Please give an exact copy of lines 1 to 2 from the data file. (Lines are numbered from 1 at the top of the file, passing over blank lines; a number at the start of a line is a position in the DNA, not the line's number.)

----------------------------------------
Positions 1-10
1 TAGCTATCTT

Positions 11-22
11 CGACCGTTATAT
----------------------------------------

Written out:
Positions 1-10
1 TAGCTATCTT